What Are Antigens and Antibodies?
Our immune system produces antibodies when it detects harmful elements, known as antigens. In the following article, we'll tell you more about antigens and antibodies and their role in the immune system.
Antigens and antibodies are part of the immune system. They defend it, in the case of the antibodies, or attack it and cause the activation of the immune response, in the case of the antigens. Therefore, our immune system produces antibodies when it detects harmful elements, called antigens.
An antigen is a substance foreign to the body that the immune system recognizes as a threat. The great variety of antibodies that our body can synthesize is due to the random combinations of a set of genes that encode the different binding sites of antibodies to antigens.
Antigens and antibodies
The immune system uses antibodies, or immunoglobulins, to identify and neutralize substances that are foreign to the body.
The B lymphocytes are in charge of synthesizing the antibodies when the body detects antigens. Antigens can be both substances that come from outside and substances that have formed in our body.
Histocompatibility antigens (HLA) form in our body and are specific to each individual, although they’re not exclusive to any one individual. They’re found in cells and tissues. For this reason, when a cell or organ of one person comes into contact with the lymphocytes of another person, the lymphocytes will recognize the HLA as not being their own and destroy them.
Antibodies, as we’ve said, are proteins that the immune system synthesizes when it detects harmful elements, called antigens. Just as there are different types of antigens, there are different types of antibodies. Each type of antibody defends the body against a certain class of antigen.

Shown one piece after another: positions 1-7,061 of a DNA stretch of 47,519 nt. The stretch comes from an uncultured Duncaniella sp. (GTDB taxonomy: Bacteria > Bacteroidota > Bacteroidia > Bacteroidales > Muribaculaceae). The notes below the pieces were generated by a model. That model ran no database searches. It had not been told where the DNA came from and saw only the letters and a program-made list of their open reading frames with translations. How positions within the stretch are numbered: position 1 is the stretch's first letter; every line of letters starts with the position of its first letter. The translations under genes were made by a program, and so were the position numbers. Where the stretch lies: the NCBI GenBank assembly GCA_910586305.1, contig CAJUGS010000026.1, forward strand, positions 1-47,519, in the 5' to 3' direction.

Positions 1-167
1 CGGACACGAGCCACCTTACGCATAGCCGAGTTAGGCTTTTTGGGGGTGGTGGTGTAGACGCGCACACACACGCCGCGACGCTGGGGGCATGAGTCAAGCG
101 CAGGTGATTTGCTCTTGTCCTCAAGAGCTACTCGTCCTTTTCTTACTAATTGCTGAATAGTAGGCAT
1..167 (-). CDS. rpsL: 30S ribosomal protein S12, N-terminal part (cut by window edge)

How is the structure of the antibodies?
The structure that all the antibodies present are very similar, since all present in their composition a protein whose characteristic form is a “Y”. For this reason, antibodies will show this form.
Also, they present variations in the ends of this protein which is what differentiates them from antibodies. We refer to this part of the protein as the hypervariable region and, thanks to it, each variety of antibody binds to a different antigen.
When an antibody meets an antigen that’s complementary to it, it recognizes it and marks it so that other members of the immune system can attack it.
What is the function of the antibodies?
Antibodies fulfill the function of protecting the body since they’re part of the immune system. For this reason, in one way or another, they attack the intruder element when the body detects it.
Antibodies perform their function in three different ways:
- Preventing the entrance of pathogenic agents to the cells to avoid their damage.
- Triggering the elimination of pathogens by macrophages and other cells.
- Destroying the pathogen by activating other immune responses.
What’s the structure of antigens?
Antigens have a three-dimensional structure and a specific point–the epitope–where they unite with the antibodies. This makes it so that a great number of antibodies exist for each possible antigen since the same antigen can have different epitopes.
These union zones are a fundamental part of the structure of the antigens. This is because they’re the parts that an antibody can recognize as being specific to it and thus activate the immune response.
However, the antigens have areas called immunodominant. These are the zones of the antigen to which the majority of the antibodies bind.
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Role of antigens in the immune response
You should know that not all antigens are capable of activating the immune response since this also depends on the antibodies. If they stimulate the immune response, then we refer to them as immunogens.
These antigens are substances that our body isn’t able to recognize and therefore rejects them. They’re considered pathogenic agents that have specific complementary antibodies.
Conclusion on antigens and antibodies
Each antibody is assigned a specific antigen.
In other words, antigens and antibodies are complementary. Nevertheless, they’re complementary to destroy each other, since the antibodies recognize their complementary antigens and, at that moment, the immune response will be activated to be able to destroy the pathogen.
It’s pretty amazing, isn’t it?